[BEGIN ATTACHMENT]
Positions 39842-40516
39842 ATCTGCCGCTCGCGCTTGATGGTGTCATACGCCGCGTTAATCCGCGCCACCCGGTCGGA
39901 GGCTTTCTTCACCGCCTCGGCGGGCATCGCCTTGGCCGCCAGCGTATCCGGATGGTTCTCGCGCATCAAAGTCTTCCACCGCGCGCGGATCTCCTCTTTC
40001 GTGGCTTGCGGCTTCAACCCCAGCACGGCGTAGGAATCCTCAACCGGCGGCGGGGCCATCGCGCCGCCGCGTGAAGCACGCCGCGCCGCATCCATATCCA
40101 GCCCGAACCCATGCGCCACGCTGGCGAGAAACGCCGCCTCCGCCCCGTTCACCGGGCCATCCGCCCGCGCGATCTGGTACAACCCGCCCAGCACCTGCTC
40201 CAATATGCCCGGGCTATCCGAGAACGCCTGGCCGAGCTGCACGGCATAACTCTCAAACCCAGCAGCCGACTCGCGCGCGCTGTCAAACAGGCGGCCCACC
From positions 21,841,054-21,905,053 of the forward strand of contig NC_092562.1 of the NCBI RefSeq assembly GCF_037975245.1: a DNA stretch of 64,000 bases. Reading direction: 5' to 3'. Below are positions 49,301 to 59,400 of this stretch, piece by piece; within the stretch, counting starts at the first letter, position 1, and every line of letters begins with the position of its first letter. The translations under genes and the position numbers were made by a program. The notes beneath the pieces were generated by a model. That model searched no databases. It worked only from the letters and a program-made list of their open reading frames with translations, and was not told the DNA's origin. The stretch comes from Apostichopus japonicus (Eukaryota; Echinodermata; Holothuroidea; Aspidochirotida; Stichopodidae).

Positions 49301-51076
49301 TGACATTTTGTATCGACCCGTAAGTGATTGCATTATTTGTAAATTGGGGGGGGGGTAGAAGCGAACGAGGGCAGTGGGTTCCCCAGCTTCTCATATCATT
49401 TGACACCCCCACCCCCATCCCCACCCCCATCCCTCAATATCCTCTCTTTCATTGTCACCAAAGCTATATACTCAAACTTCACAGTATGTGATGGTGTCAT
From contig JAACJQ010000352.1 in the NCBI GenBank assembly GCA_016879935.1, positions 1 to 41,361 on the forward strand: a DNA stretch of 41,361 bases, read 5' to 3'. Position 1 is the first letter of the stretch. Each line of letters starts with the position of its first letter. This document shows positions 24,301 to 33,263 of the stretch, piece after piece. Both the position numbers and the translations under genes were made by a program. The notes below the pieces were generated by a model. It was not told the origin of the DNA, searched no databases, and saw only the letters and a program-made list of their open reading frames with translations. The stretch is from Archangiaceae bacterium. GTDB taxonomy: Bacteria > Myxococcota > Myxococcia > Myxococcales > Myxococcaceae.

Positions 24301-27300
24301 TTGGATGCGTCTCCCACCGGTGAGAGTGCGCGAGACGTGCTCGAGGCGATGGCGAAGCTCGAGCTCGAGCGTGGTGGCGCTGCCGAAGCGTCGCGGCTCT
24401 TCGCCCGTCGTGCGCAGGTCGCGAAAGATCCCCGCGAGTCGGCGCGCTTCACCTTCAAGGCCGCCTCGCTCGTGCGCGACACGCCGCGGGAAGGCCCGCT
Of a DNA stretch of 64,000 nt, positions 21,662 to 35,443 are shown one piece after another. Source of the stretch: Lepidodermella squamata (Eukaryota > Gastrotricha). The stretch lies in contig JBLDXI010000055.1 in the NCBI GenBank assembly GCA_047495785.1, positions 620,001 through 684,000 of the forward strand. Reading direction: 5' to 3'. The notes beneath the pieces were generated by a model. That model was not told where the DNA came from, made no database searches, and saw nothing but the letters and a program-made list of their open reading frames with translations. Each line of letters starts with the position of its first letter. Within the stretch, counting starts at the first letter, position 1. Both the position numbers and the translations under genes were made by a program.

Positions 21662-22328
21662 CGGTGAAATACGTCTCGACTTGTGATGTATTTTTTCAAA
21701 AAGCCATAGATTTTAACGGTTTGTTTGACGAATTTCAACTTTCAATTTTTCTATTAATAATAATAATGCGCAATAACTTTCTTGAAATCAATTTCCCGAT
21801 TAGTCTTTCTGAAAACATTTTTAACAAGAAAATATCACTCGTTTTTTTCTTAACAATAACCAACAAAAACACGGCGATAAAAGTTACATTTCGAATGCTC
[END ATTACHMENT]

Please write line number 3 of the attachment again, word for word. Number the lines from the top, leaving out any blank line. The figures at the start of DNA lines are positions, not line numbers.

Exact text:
39901 GGCTTTCTTCACCGCCTCGGCGGGCATCGCCTTGGCCGCCAGCGTATCCGGATGGTTCTCGCGCATCAAAGTCTTCCACCGCGCGCGGATCTCCTCTTTC